Residents fight for wildlife Industrial estate planned at North Maclean
NORTH Maclean residents are fighting tooth and nail to protect vulnerable native flora and fauna from an industrial development.
The North Maclean Enterprise Precinct sits on a 117 hectare site on the corner of Crowson Lane and the Mt Lindesay Highway. The applicant proposes to clear-fell the whole site including small areas of the federally endan-gered melaleuca irbyana.
Logan and Albert Conservation Association president and Stanley Court resident Anne Page said the site was valuable habitat for wildlife including the endangered spotted-tail quoll, and vulnerable koala.
The proposal is currently seeking approval under the Environment Protection and Biodiversity Conservation Act 1999, with invitations to comment closing on March 9.
Ms Page said the report submitted for assessment was lacking in critical information, including a detailed species survey. "There are other species that are vulnerable in Queensland that won't get a look-in during this consultation," she said.
The North Maclean site was first ear-marked for development by Beaudesert Shire Council in 1996, however by 2007 the council had changed its mind.
Ms Page said the project had changed names several times since and most of the community was unaware that the area was added to the Greater Flagstone Development Area in 2010.
"We really must emphasise the community has never been given the right to say no to this, ever," she said. "No-one's ever asked us, do you want this huge area of industrial development in the middle of a rural residential area?"
After pressure from EDO Qld last year, the Queensland government was stopped from rushing through changes to your rights without due process. Now, this year, the Queensland government released the 'Mining Lease Notification & Objection discussion paper'. The discussion paper - currently open for public submission - outrageously proposes to restrict community rights to object to mining applications and proposes in effect that up to 90% ofmining projects will have no public notification at all.
EDO has prepared documentation that you may like to consider when making a valid submission. It is important to include name and address of persons making the submission and usually a signature is required.
Please read the Mining lease notification and objection initiative — discussion paper before making your submission. Submissions close at 5.00pm, Friday 28 March 2014.
It is intended submissions will be provided to the Office of Best Practice Regulation in support of Regulatory Impact System consideration. If you wish to remain anonymous, this should be clearly noted on your submission.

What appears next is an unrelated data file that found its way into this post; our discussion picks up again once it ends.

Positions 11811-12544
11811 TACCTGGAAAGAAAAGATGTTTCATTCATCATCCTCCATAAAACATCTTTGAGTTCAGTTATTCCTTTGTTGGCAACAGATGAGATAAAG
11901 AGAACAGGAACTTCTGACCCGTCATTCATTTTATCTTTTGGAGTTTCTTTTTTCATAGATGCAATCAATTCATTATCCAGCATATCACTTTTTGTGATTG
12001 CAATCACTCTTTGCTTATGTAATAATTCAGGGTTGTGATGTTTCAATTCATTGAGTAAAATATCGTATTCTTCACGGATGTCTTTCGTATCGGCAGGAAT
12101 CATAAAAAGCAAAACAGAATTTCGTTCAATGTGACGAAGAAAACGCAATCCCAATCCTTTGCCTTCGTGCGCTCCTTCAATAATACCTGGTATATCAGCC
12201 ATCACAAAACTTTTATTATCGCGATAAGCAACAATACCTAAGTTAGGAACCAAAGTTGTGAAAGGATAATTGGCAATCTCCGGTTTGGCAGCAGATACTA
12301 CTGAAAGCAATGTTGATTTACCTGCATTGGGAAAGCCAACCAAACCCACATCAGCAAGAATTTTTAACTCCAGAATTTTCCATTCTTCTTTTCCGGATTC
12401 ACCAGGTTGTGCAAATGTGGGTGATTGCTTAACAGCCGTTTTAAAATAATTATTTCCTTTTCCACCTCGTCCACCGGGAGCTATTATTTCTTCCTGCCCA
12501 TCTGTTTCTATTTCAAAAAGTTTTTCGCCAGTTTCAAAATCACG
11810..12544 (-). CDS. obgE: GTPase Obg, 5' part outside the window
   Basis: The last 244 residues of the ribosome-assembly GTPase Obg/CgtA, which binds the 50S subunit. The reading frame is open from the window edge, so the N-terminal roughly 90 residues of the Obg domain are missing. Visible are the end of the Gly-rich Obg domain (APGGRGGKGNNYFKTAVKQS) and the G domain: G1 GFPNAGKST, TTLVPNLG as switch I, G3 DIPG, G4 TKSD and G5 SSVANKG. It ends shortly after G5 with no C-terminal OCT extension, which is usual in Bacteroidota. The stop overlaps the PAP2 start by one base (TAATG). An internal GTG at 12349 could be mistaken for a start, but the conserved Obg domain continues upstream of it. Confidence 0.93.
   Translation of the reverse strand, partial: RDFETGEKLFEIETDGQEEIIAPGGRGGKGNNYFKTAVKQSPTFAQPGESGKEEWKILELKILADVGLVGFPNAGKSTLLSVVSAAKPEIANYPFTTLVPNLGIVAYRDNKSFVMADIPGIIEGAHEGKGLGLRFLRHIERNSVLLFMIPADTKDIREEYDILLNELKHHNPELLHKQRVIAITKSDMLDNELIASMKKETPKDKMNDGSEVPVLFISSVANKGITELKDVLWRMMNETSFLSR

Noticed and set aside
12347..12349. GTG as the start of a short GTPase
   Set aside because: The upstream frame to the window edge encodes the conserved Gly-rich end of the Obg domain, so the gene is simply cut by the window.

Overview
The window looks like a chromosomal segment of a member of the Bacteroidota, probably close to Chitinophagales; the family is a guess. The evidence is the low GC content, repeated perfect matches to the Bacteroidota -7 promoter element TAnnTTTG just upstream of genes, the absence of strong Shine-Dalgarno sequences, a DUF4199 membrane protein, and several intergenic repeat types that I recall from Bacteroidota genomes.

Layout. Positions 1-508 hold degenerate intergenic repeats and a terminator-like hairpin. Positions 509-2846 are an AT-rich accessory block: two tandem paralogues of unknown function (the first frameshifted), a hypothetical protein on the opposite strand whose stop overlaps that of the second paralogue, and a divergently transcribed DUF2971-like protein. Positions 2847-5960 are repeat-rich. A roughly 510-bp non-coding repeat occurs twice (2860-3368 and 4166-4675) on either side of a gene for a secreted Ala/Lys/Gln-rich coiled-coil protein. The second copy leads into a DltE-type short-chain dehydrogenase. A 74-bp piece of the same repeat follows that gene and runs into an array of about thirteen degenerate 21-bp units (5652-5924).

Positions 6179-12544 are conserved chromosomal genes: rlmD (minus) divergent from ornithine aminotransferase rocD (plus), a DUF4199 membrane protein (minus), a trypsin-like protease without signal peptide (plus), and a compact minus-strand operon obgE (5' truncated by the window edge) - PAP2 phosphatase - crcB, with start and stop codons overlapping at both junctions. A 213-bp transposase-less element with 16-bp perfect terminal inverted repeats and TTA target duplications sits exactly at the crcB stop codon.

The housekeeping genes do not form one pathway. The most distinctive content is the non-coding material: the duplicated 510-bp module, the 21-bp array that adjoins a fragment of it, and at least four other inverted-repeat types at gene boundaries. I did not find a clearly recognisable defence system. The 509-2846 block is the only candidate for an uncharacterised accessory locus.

Submissions can be made by email or post.
By mail: MQRA Program Team Department of Natural Resources and Mines Level 7, 61 Mary Street, Brisbane PO Box 15216 City East, Brisbane, QLD 4001
The government says that out of about 100 mining lease applications each year, about 10% are declared to be high risk. This means that for 90% of mining projects in Queensland, there will be no community submission and objection rights at all. What’s more, there will be no public notification of these ‘lower risk’ projects so you may not even be aware they are underway.
There is nothing in the paper about how the government intends to address the cumulative impacts of many hundreds if not thousands of ‘low risk’ mining projects take place across Queensland.
I’m concerned about what is being proposed, what can I do?
Everyone has the right to send written submissions to the State Government.
The submission deadline is 28 March 2014.
Download EDO sample submission. This is a docx document. Contact Logan and Albert Conservation Association LACA Vice President at kfaldt@gmail if you require format doc
“As with any development be it mining, resources, agriculture, environmental and living, it impacts on all of us in one way or another. The stewardship of any country is the responsibility of the whole community and certainly, not just the government of the day". Quote by Central Queensland Grazier
Any member of the public can get initial free advice from the EDO. Development applications, tree preservation, air, water and noise pollution, forestry, mining, contaminated land, wildlife protection and environmental impact assessment are all areas in which EDOs can help.
The precautionary principle in the context of environmental protection is essentially about the management of scientific risk. It is a fundamental component of the concept of ecologically sustainable development (ESD) and has been defined in Principle 15 of the Rio Declaration (1992):
Where there are threats of serious or irreversible environmental damage, lack of full scientific certainty should not be used as a reason for postponing measures to prevent environmental degradation.
It has generally been accepted to include actions by regulators such as the use of statutory powers to refuse environmental approvals to proposed developments or activities